# Dirichlet’s approximation theorem

Dirichlet’s approximation theorem is a result about rational approximation. First, let’s derive a trivial bound on the error of the best rational approximation so that we can compare it with Dirichlet’s theorem.

If we approximate a real number by a rational with , , it is straightforward to see that there exists a such that

If both and , we could add the inequalities to get

The left side is obviously equal to , so this is a contradiction. So either or . So, we have proved the following lemma:

Lemma 1: Let . For any there exists a such that

It follows from Dirichlet’s theorem that there exist infinitely many rationals such that . The quadratic order of the error turns out to be optimal; This is what Hurwitz’ theorem proves.

It seems that Dirichlet was fond of arithmetic progressions; Dirichlet’s most famous theorem is about arithmetic progressions, and they turn out to play an important role in the proof of this theorem as well.

Let . Now consider the sequence , where (so for any ). It turns out that if two fractional parts are close, we can find a good rational approximation to .

Say we have for . Expanding this with the definition of the fractional operator, we see

Where . Finally, dividing by , we get

Noting that , we have proved the following lemma:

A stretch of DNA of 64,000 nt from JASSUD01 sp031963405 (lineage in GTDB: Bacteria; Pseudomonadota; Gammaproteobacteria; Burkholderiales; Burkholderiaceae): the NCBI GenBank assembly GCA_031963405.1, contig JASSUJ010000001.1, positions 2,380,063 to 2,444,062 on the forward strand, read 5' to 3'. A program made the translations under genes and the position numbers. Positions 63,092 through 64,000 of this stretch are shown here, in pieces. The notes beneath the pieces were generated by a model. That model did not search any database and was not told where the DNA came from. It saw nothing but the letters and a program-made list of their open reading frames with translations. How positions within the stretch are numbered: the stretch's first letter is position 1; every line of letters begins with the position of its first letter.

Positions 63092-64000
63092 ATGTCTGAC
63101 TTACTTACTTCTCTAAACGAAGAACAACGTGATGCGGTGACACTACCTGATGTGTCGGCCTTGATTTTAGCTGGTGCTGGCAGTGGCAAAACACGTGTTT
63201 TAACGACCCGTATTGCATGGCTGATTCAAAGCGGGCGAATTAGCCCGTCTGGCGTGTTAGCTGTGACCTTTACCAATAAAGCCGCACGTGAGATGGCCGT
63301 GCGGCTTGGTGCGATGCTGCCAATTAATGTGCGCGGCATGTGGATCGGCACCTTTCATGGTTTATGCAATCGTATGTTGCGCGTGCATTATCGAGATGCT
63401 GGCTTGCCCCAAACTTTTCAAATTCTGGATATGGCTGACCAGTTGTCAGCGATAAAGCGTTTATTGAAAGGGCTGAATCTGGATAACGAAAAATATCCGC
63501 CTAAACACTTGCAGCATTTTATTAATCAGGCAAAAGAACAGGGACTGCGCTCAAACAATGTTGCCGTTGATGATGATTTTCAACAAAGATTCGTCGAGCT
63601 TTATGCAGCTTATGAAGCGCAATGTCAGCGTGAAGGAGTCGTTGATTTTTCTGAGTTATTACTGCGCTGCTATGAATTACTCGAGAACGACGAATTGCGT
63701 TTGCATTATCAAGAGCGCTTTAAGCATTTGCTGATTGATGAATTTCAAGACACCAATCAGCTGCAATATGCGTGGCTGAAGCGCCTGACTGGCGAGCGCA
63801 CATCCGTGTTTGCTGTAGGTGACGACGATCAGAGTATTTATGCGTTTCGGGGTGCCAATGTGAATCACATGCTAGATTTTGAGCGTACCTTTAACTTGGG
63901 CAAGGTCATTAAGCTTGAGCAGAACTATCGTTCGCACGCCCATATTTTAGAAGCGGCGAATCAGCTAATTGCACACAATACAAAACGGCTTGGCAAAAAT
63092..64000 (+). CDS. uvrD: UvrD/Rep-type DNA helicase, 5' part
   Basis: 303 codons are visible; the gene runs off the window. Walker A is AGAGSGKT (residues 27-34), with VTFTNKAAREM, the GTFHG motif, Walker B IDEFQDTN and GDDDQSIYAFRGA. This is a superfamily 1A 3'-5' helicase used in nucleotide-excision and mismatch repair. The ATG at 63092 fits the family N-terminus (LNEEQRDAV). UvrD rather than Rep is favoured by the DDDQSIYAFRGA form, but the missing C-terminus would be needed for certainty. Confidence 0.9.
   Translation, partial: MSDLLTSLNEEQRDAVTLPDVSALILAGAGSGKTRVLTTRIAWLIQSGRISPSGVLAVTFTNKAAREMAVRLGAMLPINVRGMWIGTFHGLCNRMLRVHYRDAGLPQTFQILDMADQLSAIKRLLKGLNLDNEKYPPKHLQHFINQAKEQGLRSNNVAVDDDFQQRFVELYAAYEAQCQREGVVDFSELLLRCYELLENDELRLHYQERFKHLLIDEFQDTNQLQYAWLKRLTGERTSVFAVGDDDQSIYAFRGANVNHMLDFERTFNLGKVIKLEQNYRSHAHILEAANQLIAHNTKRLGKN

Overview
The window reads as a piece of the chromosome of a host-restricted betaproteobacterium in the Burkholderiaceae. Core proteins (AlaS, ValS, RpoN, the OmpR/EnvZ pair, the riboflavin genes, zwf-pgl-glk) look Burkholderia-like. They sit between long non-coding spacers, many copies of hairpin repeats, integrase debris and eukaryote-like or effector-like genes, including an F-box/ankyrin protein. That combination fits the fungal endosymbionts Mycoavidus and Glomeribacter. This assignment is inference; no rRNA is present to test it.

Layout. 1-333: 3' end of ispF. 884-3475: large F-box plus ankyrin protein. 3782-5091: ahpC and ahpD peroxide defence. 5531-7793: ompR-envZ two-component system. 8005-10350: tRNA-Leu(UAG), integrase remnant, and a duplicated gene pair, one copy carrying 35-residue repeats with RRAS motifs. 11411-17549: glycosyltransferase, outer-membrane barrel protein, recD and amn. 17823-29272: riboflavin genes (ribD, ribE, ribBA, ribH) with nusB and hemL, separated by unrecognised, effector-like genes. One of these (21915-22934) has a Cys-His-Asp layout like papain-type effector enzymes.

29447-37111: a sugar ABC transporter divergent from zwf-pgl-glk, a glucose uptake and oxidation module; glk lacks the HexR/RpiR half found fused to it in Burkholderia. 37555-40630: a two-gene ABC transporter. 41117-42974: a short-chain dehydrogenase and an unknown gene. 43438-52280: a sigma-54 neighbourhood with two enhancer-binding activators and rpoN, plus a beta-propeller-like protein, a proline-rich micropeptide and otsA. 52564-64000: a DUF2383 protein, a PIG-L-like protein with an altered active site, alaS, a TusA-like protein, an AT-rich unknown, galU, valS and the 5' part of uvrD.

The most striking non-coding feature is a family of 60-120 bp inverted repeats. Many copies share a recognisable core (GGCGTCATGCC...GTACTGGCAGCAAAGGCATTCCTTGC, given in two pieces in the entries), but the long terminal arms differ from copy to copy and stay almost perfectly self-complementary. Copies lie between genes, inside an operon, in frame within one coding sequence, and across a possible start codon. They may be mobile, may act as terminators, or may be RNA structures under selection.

Lemma 2: Let . If for natural numbers , then there exists a rational such that

for some

Now to prove Dirichlet’s theorem we just need to obtain a good bound which we can then plug in this lemma. We can obtain such an by splitting the interval up in equal parts. We then consider the terms of the sequence and apply the pigeonhole principle: Since there are terms and only intervals, there is at least one interval with two terms in it, say and , so that

Now, by lemma 2 there exists a rational approximation of that satisfies . So we have proved the following theorem:

Theorem (Dirichlet): Let . For any positive integer , there exists a fraction such that

Now suppose that for a given the set , (with each fraction irreducible) is finite. Then exists. This implies that there is no such that . This contradicts Dirichlet’s theorem, so we conclude that our assumption that is finite was wrong.

Corollary: For any , there are infinitely many rational numbers such that